Woodwise Honey


Raw, unfiltered honey, sustainably harvested from a small backyard apiary located in a suburban area in Greater Manchester, UK.

Intensely floral fragrance with strong citrus notes and a complex aftertaste. Dark brown specs of propolis and pollen residue of various colour within a usually clear, golden yellow suspension. There may be small bits of wax on the surface which are edible, and provides a textural change from the smoothness of the honey.

We reserve a small amount of first flush and final pomace for our own use. These are thicker, less transparent and contain more bits of wax, pollen, propolis and perga.

100% raw honey

We never heat or pastuerise our honey. Proteins and enzymes are preserved. Commercial operations may add corn syrup and other additives to honey. We do not add anything to our honey.


Commercial honey is usually strained, followed by filtering to remove small particles of pollen, propolis and perga. Our honey is only strained. This results in a honey that is rich in pollen, propolis and perga, contributing to its complex taste profile.


Unlike many beekeepers, we do not treat our bees. Prophylactic treatment against varroa mites does not confer statistically significant colony survival rates. Some chemicals used for treatments may leach into honey and accumulate in wax. Our bees develop their own complex set of behaviours and measures to control the population of mites and other pathogens in the hive.

Suburban garden apiary

Our small apiary consists of up to 4 active hives in our garden, located in a suburban area. There is year-round forage from residential gardens, with very little pesticide use. The closest apiaries are about 1 mile away from ours. This means we maintain a honeybee colony density which is normal in the wild. Maintaining such a density is important to avoid outcompeting other important pollinators such as solitary bees, bumblebees and wasps.

There are patches of woodland and allotments within a 1 mile radius. They provide many sources of pollen, nectar and propolis throughout the year. Several nature reserves and water bodies are within foraging distance. They provide a rich source from both native and invasive species including willowherb and himalayan balsam. The absence of land allocated to industrial agriculture means that our bees have low risks of coming into contact with harmful pesticides.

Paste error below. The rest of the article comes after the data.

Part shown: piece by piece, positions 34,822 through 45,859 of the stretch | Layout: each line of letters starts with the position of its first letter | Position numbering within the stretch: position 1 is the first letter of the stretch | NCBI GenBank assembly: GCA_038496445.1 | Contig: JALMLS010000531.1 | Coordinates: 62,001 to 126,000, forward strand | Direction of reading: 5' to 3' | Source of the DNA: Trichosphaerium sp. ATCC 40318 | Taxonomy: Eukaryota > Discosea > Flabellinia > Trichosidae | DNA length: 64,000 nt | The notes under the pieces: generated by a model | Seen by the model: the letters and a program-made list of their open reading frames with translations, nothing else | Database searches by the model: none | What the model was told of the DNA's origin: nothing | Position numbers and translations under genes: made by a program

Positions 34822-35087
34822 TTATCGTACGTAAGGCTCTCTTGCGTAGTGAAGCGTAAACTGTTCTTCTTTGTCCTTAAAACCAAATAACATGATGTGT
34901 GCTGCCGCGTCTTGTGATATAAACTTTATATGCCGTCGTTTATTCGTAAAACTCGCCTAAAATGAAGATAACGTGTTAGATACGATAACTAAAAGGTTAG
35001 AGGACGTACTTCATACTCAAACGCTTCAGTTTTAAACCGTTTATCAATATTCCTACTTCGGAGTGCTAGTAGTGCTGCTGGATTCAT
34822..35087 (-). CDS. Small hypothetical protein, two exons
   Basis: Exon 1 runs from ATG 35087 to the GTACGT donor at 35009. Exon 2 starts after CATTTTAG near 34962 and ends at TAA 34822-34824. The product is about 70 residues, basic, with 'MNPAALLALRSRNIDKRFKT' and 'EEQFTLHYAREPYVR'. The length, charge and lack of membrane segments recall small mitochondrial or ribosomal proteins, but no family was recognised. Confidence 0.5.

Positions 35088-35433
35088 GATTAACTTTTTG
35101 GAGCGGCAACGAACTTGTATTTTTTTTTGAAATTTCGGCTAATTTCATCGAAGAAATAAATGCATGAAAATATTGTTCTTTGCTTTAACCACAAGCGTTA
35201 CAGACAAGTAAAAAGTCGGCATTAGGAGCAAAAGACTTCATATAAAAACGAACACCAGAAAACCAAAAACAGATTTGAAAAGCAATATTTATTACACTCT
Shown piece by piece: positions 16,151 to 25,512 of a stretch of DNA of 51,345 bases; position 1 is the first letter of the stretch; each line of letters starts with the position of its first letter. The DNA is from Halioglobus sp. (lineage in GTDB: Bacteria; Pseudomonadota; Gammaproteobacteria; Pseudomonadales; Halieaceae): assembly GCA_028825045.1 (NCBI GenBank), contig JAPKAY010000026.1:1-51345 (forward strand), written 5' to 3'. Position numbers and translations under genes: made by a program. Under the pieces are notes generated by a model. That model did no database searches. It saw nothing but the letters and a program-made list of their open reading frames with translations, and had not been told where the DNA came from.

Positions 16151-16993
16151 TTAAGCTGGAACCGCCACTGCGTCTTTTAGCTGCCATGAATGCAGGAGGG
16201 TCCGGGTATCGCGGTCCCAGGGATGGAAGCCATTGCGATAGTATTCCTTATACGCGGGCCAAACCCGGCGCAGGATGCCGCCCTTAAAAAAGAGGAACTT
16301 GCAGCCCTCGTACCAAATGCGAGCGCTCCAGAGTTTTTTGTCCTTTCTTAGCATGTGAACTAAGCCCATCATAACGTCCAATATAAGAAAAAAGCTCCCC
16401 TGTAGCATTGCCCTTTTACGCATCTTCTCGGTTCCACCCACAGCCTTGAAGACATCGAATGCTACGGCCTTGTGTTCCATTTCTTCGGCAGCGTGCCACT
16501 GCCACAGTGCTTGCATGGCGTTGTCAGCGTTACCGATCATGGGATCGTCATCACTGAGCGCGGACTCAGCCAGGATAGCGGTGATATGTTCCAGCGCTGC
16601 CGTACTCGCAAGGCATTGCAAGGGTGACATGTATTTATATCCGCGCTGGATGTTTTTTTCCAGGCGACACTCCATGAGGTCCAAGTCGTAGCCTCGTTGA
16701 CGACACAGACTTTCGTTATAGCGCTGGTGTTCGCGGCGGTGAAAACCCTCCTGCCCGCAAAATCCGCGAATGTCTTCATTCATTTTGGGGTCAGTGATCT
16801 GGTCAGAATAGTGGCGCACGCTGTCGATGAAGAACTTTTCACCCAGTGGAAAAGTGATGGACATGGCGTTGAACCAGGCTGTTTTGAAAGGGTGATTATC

Bee-centred approaches

There is a wealth of literature regarding bee-centred or apicentric approaches to beekeeping. We utilise insulated hives with extra-deep frames (or no frames) which mimic natural cavities and promote physiological honeycomb construction. We only carry out very limited inspections to minimise disturbance to the hive, and do not attempt to prevent swarming. We aim not to feed our bees any substitutes for their natural diet. We do not buy bees and populate our hives with natural swarms.

Crush & strain

This is a traditional method of extracting honey from hoenycomb. The Nepalese honey-hunters use their hands to do this, but we use a stainless steel honeypress. The honeycomb is mashed, and then pressure is applied via a piston, like in a fruit press. This squeezes honey out, which flows into a two-stage strainer to separate bits of wax. The resultant honey is rich in other products found in honeycomb such as pollen, propolis and perga. This method is energy-intense for the bees since they need to rebuild honeycomb each year. However, we make use of the wax for other products.

Sustainably harvested

We only harvest twice a year. In autumn, if a colony has surplus honey stores for their requirements, we harvest. We always leave them generous stores for them to overwinter. In spring, if a colony has not used up their honey stores, we harvest again, leaving them sufficient to get over the early spring dearth. If a colony does not produce sufficient honey, we leave it alone and do not attempt to harvest. We try out best not to requeen colonies.

Rich in pollen, propolis and enzymes

Local honey that is rich in pollen is useful for reducing the severity of hayfever and environmental allergies. This is due to the graded exposure of antigens throughout the year. For this reason, we try to sell locally. Propolis is an extract from tree resin which the bees process and use to coat their hives. It is highly anti-bacterial and anti-viral. It has been used as herbal remedies for upper respiratory tract infections and as a ticture for external wounds. Raw honey contains enzymes including diastase, amylase, invertase, sucrase, glucose oxidase, and many others.

Batch coding

First letter denotes the hive of origin. Click on links to go to the hive journal.

Numbers represent the month followed by year of harvest. E.g. 922 = Sep 2022. Harvests are generally limited to autumn and spring.

The graphic

A Manchester bee graphic has had its thorax replaced with a yellow heart to represent the apicentric approaches we use.

The background structure which resembles honeycomb is in fact a nod to a drug I frequently use in my day job: propofol (2,6 diisopropyl phenol)

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